Joe Harding was one of many workers exposed to radiation at Union Carbide’s uranium-processing plant in Paducah, Kentucky. “I spent all those years breathing uranium hexafluoride gas that was so thick and heavy in the air you could see the haze when you looked at a ceiling light,” Harding testified. “You could taste it coated on your teeth and in your throat and lungs.”
On one occasion, Harding and his co-workers dropped smoking chunks of uranium into their urine samples to be checked by company safety inspectors. “We never heard from them,” he recalled.
In the 1950s, Harding developed open sores on his legs that eventually spread to his chest, arms, hands and face. By 1953, his weight dropped from 175 to 125 pounds. Doctors removed 95 percent of his stomach and his weight fell to 112 pounds. After repeated bouts of pneumonia, doctors found his lungs were pitted with tiny craters.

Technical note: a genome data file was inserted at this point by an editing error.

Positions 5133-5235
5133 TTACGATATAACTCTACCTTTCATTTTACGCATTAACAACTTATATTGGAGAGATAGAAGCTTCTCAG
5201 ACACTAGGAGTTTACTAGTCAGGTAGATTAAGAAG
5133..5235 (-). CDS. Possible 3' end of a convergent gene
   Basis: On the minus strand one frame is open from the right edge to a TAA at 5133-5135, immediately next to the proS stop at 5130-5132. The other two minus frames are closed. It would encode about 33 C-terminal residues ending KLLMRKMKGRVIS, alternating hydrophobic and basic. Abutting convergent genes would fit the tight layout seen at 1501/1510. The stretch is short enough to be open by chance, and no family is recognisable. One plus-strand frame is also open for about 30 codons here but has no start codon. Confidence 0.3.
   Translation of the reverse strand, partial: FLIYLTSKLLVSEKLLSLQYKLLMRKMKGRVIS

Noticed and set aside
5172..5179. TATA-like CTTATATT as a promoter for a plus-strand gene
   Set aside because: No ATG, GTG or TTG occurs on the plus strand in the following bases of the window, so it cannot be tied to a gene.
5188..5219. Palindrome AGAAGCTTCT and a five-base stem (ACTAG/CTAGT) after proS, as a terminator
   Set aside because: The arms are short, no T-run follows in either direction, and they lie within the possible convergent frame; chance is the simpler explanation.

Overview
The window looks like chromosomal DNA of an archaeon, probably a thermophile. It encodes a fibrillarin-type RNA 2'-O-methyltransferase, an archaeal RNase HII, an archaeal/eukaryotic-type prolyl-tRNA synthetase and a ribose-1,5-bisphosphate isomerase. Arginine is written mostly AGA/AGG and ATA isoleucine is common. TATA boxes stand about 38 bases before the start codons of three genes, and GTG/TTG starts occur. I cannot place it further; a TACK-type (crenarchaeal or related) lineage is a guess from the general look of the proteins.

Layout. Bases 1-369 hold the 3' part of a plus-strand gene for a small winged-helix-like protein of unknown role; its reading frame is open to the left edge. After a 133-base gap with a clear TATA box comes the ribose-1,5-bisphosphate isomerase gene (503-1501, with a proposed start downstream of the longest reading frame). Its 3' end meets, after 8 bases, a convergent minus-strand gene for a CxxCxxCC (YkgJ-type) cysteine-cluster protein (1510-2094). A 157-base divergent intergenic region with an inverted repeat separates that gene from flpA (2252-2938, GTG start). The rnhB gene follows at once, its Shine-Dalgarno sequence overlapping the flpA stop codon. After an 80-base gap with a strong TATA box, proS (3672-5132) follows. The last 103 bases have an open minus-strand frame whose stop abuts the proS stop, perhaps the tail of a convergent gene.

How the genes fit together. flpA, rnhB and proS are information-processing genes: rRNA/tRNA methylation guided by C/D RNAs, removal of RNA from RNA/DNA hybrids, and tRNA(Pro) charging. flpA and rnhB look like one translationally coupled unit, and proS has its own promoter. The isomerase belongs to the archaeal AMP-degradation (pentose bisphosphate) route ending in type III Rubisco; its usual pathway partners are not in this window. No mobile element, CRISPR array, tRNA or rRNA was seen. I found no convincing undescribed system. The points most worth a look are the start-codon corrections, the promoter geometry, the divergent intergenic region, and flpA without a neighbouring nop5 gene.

In 1970, Harding’s maladies became even more grotesque. “Fingernails” began growing through the undersides of his thumbs and fingers. Similar “nails” began sprouting from his knuckles, joints, knees and the arches of his feet.
His doctors attributed the bizarre outbreaks to a mutation caused by his exposure to on-the-job radiation.
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